There was a sustained roar, equal parts delight and surprise, as Roy Jones Jr. collapsed to the canvas, flat on his back. The suddenness of it, for one thing, was breathtaking—a single punch, out of the blue, a looping left hand that Jones, certainly, never saw. On the button. But also contributing to the turbo-strength clamor of the crowd at the Mandalay Bay Events Center in Las Vegas last Saturday was the quick recognition that boxing's most entertaining condition, instant chaos, once more prevailed.
It happened halfway through the second round of Jones's rematch with Antonio Tarver, a respected light heavyweight who had flown under Jones's radar for years. Even after Tarver lost a majority decision to Jones in November, a fight many thought Tarver had won, he remained relegated to wannabe status. Jones, who has been carrying the best-fighter-pound-for-pound mantle on his shoulders for a decade, was given the champions seemingly automatic exemption: Something—whatever—had gone wrong. Perhaps Jones, who had joined the heavyweight ranks in March 2003 to casually pick off a title there, was debilitated by the 25-pound weight loss the match with Tarver required.
Tarver, 35 (the same age as Jones), has labored without much prestige, fighting, as he said last week, "along the back roads of Philadelphia, fighting at the Blue Horizon for peanuts." Two losses in his first 23 bouts didn't help, but he's always deserved more than peanuts (he recently filed for bankruptcy) and excuses from beaten opponents. So during ring introductions at the Mandalay, when referee Jay Nady asked if either boxer had any questions, Tarver snarled and said, "You got any excuses tonight, Roy?"
The fight was too short to say Jones has finally and instantly become an old fighter or that Tarver succeeds him on the throne as boxing's best. But the course of the last two fights suggests, at least, that Tarver has Jones's number.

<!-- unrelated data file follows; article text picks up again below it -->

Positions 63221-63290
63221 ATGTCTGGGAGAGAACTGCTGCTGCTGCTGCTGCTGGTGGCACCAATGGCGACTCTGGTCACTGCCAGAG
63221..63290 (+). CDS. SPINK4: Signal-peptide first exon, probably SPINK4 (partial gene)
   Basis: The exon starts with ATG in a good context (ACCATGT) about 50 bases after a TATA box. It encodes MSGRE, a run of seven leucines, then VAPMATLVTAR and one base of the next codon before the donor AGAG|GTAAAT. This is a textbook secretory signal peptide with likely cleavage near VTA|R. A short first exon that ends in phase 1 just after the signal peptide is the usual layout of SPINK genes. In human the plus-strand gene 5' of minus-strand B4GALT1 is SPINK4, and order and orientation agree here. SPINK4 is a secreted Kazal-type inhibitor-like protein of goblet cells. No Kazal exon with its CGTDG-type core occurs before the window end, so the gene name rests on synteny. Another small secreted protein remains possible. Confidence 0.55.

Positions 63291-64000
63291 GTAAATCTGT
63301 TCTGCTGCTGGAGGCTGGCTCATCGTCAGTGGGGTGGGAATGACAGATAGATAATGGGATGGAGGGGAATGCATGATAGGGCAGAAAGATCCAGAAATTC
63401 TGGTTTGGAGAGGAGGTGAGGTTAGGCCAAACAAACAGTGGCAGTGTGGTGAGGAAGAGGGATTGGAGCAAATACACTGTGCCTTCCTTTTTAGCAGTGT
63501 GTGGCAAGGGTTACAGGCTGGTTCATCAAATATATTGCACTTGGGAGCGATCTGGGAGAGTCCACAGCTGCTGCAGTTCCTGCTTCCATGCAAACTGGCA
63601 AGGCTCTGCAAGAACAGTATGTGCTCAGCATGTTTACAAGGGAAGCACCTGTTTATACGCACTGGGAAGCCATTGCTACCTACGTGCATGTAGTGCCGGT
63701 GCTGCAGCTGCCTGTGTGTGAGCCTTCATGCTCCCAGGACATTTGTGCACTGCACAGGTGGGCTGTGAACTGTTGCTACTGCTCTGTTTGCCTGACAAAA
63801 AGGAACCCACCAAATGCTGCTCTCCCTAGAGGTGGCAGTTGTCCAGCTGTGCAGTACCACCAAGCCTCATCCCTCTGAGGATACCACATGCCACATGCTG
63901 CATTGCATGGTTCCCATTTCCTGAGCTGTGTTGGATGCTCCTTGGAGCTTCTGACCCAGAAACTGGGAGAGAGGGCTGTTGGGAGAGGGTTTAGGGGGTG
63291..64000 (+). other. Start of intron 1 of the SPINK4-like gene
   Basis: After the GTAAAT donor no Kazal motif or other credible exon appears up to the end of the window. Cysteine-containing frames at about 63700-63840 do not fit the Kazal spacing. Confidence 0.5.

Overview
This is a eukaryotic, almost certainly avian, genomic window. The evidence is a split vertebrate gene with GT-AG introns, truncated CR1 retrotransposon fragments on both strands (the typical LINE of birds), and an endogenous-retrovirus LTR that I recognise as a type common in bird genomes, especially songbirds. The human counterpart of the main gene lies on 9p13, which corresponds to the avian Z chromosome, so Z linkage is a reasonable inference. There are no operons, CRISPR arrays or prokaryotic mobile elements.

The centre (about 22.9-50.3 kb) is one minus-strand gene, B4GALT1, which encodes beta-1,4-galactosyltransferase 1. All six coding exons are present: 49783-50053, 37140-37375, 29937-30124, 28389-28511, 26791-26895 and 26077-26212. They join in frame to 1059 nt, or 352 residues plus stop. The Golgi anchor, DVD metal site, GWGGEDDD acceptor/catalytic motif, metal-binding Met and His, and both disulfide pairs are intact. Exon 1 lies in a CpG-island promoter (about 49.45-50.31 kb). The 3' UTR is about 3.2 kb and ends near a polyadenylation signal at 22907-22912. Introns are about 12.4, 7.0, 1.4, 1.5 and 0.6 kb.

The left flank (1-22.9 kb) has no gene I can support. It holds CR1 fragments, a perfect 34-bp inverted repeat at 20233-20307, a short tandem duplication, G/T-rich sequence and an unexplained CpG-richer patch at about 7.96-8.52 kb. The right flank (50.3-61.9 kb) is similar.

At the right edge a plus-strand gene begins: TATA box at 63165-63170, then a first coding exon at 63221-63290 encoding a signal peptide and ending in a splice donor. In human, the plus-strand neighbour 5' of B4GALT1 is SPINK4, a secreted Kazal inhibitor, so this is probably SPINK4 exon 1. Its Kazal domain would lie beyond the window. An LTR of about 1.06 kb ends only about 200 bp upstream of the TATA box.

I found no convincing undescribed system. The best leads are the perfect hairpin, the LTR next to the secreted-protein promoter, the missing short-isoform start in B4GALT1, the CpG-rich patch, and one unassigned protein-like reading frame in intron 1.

In this second one Jones seemed in charge, as usual, pecking away in the middle of the ring. But Tarver had been instructed not to be dazzled by Jones's fantastic hand speed and instead to reply with force. He should just do something, not stand in awe. Here's what he did: As Jones prepared to unveil a characteristic riff (he shot out a punch, prelude to some wonderful combination, no doubt), Tarver responded with a quick left. "Turned out to be shorter than his," explained Tarver, "right on the kisser."
Jones fell, stumbled to his knees, rolled to his side and finally arose at the count of nine but not in good enough shape mat Nady believed the fight could go on.
Tarver, whose gift for highly annoying gab is what lured Jones into a fight in the first place, was able to summarize the action with a 1950s kind of brio: "The script can only be written in the squared circle." Damon Runyon would have kept that line.
In fact, there no longer is a script. Jones muttered some vague complaints after the fight to HBO about middling motivation, uncertain prospects. Heavyweights, he said, are all he could get up for, and why did he ever take this fight in the first place?
A third fight might not happen, and Tarver, while not on the back roads of Philly again, will have to follow Jones's lead and visit the heavyweight ranks to make serious money or headlines. He's talented and tall enough (6'2") that the prospect is feasible.
In any case, with that short left hand, Tarver restored the sense of unpredictability that boxing needs; he created the uncertainty that makes it important. The roar at Mandalay had hardly subsided before people looked at each other and asked, Now what?